Richard Wagner's music was widely celebrated in the United States for nearly a century, until it became inextricably linked with Nazism in the mid-20th Century. In late May, Wagner's 200th birthday passed -- and it did so with almost no fanfare.
At the height of the Cold War, a small group of Army personnel monitored communications in Soviet-controlled East Berlin. They'd send the recordings back to NSA headquarters in Washington and — in many ways, are the precursors to the modern surveillance system that has become so controversial.
Saturday marks the 100th anniversary of the sinking of the Titanic. The World's Alex Gallafent reports on the "Titanic" movie you probably haven't seen: a piece of Nazi propaganda from 1943, a film with a story as tragic as the original ocean liner's.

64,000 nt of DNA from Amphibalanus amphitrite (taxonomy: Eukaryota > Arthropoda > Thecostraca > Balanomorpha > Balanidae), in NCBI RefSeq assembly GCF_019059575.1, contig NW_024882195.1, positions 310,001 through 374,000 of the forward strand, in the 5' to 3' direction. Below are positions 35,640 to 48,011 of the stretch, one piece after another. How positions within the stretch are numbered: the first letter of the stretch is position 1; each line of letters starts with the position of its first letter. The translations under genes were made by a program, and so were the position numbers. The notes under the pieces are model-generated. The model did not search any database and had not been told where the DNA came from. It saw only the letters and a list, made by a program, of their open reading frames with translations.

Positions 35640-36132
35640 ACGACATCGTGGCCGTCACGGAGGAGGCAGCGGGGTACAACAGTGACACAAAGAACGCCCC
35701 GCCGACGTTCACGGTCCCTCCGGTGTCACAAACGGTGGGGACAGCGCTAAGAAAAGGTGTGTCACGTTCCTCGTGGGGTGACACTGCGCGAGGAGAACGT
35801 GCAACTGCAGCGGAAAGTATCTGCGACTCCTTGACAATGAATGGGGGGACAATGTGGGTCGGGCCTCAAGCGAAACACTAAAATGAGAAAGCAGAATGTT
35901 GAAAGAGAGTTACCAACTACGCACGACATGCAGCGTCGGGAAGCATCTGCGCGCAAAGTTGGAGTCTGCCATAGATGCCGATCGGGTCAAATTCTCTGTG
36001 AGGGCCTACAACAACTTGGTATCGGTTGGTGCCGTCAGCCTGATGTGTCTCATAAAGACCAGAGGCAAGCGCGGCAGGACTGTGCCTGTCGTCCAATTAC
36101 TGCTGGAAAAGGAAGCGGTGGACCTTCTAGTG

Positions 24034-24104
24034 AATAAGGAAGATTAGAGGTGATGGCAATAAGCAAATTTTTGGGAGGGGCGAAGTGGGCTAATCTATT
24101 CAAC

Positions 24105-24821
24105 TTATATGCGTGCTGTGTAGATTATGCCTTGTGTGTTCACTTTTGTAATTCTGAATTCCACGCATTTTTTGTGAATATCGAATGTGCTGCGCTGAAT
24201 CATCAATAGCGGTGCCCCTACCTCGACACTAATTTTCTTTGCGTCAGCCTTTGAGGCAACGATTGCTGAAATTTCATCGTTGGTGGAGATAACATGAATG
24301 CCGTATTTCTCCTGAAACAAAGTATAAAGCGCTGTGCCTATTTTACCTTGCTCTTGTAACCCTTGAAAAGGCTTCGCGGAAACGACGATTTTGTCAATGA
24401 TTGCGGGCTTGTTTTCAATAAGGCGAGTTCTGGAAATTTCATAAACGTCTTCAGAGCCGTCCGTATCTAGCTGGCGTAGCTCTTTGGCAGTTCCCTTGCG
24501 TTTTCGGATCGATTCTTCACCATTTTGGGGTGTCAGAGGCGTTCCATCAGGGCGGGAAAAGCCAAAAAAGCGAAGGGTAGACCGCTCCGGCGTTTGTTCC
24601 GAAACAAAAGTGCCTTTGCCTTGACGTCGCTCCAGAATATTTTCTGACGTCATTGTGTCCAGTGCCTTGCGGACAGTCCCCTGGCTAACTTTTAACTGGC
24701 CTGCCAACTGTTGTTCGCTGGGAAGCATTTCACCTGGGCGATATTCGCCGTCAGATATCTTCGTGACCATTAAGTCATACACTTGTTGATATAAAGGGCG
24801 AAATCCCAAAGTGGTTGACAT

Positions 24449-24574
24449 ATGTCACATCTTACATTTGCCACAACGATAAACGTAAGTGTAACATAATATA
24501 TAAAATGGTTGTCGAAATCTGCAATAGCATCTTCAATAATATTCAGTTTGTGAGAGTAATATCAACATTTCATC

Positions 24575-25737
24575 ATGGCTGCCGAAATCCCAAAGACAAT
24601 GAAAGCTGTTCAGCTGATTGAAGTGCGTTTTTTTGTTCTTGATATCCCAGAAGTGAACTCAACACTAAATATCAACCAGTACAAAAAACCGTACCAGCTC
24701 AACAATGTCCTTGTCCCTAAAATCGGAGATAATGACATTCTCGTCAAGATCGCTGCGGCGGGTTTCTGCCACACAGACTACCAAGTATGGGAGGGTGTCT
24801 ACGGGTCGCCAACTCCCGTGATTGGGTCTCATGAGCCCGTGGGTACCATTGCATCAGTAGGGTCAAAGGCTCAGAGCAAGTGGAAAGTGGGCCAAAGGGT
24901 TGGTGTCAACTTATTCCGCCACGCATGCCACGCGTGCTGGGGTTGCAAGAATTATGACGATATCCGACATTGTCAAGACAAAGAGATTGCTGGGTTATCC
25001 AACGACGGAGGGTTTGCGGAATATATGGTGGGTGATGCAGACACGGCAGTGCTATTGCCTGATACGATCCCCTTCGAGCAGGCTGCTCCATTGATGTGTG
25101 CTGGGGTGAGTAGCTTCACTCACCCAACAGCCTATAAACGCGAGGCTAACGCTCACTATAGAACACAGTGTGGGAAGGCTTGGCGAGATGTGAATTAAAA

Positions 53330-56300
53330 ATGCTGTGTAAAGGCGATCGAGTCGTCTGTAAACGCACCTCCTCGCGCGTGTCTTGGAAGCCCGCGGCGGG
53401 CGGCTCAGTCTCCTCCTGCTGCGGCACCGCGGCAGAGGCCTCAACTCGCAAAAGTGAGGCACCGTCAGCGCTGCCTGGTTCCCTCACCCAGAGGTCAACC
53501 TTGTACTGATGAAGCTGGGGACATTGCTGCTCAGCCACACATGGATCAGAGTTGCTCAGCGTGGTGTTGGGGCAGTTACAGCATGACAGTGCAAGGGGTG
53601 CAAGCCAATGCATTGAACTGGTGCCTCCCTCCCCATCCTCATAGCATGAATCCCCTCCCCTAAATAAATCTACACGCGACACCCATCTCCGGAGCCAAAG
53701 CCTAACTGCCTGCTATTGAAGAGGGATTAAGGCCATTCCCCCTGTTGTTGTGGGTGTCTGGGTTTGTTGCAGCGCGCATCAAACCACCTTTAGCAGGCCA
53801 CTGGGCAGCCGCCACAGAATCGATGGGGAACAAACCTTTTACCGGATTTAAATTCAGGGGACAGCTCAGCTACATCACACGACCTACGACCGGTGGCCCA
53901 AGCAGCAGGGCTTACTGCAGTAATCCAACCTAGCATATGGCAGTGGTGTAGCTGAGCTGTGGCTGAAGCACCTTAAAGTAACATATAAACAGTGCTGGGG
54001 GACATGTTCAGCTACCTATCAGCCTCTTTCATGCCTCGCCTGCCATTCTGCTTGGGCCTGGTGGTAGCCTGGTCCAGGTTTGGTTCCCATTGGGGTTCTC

In a national address to a skeptical nation and a divided Congress, President Barack Obama laid out his case for military strikes on Syria, but made a commitment to one more last-ditch effort at diplomacy.
East Germany's Secret Service, or Stasi, kept extensive records on its citizens during the Cold War but tried to destroy them when its government toppled in 1989, but now German computer scientists are trying to repair those documents
Radical right political parties have made gains all across Europe, gaining strength and political power. But in Spain, the far right is faring less well. Extremists have failed to capitalize on the economic crisis and joblessness to gain followers.
The music of German composer Richard Wagner is considered taboo by many in Israelis. That's because Wagner is widely linked with Hitler and antisemitism. But an Israeli researcher says it may be time to rethink Wagner, as Daniella Cheslow reports.